Saturday, November 20, 2010

the debtor of the western world

NYTimes | This year there were no fireworks. Throughout most of the past decade, for weeks before and after Halloween, the night skies over Ireland were filled with the crack and crash of bursting rockets and fountains of multicolored flame. Since fireworks are illegal here they had to be bought in Northern Ireland and smuggled across the border — quite a turnabout from the days when the I.R.A. smuggled tons of explosives the other direction, during the Thirty Years’ War it waged on the Protestants and the British Army garrison in the North from the 1960s to the 1990s.

Throughout the 2000s there was a lot of cross-border shopping, almost all of it one-way, since usually in those years the euro was strong and the British pound weak. Newly rich middle-class couples from the Republic, riding the broad back of the Celtic Tiger, would travel north on Saturday mornings, have a leisurely lunch at one of Belfast’s fine new restaurants, spend the afternoon in the supermarkets and return at evening happy as Visigoths with their booty — liquor, cigarettes, electrical goods, designer-label clothes and, as the autumn set in, boxes and boxes of fireworks. Those were the sparkling years.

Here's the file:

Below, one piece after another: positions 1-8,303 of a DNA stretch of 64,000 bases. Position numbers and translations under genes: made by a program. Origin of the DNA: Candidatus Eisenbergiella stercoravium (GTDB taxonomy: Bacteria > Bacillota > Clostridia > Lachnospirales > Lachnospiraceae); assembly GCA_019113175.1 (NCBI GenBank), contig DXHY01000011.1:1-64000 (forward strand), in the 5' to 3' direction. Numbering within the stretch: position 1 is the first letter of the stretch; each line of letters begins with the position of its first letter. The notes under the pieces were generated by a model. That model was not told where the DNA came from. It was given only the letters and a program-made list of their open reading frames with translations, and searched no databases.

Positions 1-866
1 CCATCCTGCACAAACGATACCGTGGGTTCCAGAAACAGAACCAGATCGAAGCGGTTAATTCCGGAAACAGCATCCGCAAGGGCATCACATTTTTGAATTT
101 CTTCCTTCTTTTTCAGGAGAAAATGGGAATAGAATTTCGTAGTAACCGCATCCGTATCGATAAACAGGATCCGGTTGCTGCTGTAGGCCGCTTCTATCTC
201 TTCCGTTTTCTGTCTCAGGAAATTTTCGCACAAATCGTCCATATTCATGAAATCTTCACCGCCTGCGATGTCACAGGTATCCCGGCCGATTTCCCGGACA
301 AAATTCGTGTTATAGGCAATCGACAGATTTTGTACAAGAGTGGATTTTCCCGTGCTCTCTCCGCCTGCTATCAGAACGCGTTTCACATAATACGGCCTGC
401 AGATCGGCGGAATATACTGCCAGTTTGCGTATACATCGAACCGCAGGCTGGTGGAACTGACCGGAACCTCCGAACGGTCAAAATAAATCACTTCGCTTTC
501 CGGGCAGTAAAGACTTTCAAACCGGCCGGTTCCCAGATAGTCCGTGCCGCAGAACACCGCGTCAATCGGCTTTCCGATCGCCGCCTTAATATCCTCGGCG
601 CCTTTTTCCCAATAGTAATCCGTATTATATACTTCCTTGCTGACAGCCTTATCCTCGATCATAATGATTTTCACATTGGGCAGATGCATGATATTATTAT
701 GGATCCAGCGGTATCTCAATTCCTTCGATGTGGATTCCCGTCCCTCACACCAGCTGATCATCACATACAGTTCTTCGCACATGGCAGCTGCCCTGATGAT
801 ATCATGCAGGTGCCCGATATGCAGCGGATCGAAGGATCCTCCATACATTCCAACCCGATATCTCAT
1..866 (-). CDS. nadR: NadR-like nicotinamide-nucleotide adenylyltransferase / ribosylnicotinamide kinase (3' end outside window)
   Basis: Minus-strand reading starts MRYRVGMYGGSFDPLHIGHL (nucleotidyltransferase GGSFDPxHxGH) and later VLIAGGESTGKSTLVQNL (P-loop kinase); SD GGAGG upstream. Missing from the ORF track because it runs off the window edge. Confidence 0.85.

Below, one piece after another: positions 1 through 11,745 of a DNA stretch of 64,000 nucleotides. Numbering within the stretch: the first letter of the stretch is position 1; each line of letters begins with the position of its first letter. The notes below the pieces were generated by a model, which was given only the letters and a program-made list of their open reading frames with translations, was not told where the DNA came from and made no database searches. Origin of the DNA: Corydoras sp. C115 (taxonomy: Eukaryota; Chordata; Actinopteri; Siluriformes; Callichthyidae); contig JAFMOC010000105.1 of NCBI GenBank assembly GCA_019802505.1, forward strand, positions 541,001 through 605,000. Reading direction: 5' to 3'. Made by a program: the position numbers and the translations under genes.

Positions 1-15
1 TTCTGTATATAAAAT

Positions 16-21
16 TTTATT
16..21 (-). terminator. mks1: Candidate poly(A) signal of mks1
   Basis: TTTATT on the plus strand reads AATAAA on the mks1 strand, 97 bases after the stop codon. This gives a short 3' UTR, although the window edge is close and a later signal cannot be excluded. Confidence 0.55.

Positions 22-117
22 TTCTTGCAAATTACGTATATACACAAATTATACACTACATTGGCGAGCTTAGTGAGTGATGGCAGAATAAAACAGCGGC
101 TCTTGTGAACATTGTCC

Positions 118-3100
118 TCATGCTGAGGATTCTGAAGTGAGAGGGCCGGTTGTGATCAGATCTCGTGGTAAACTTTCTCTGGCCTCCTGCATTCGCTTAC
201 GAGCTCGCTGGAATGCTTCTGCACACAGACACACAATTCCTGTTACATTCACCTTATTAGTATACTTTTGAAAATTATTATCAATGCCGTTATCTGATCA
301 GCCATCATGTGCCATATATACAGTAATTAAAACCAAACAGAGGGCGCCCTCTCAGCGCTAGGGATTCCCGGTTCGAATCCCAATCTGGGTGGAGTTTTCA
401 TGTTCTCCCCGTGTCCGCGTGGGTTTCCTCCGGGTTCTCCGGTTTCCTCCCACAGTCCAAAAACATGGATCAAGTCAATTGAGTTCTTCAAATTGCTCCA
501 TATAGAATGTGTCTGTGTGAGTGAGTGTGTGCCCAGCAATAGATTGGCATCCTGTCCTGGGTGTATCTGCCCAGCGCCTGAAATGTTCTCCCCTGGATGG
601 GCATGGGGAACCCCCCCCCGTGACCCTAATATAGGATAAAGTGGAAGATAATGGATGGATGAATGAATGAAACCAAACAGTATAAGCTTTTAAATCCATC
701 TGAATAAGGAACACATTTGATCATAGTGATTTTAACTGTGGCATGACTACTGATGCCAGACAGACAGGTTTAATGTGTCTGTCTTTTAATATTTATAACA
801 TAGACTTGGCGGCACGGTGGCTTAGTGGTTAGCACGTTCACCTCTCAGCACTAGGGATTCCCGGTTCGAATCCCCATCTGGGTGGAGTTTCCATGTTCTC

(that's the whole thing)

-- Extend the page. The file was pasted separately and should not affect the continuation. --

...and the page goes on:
Now, with the Tiger dead and buried under a mound of ever-increasing debt, a silence is falling over the land. This year, the eve of All Saints passed in a deathly hush, save for a few damp squibs. There seemed little left to celebrate, with nothing to be seen in the skies save, in the murky distance but approaching ever nearer, the Four Horsemen of our particular Apocalypse: the International Monetary Fund, the European Commission, Brussels and the Iron Chancellor, Angela Merkel. The shopping trips of yesteryear are gone with the snows; indeed, many of the S.U.V.’s that carried the merry marauders northward have been sold off at a loss, or repossessed.

The wildest urban legends are readily believed. There is said to be a two-month backlog at the abattoirs, as families abandon the expensive pets, including Thoroughbred racehorses, that they bought in the fat years and now can no longer afford to feed. One hears stories of the return of bartering: a yacht swapped for a mobile phone, a Harley-Davidson exchanged for a bicycle. There are moments of giddiness and breathless panic when it feels as it must have in the last days of the Weimar Republic.

At first, when the poor beast began to sicken, we Tiger cubs set up a great roaring and ranting. Who is to blame for our sudden travails? we demanded — somebody must be to blame. The bankers? Them, certainly. The politicians? Well, the politicians are always to blame, so nothing new there. The markets, those shadowy entities that seem to operate by whim? Ourselves, perhaps? — now, there was a sobering possibility.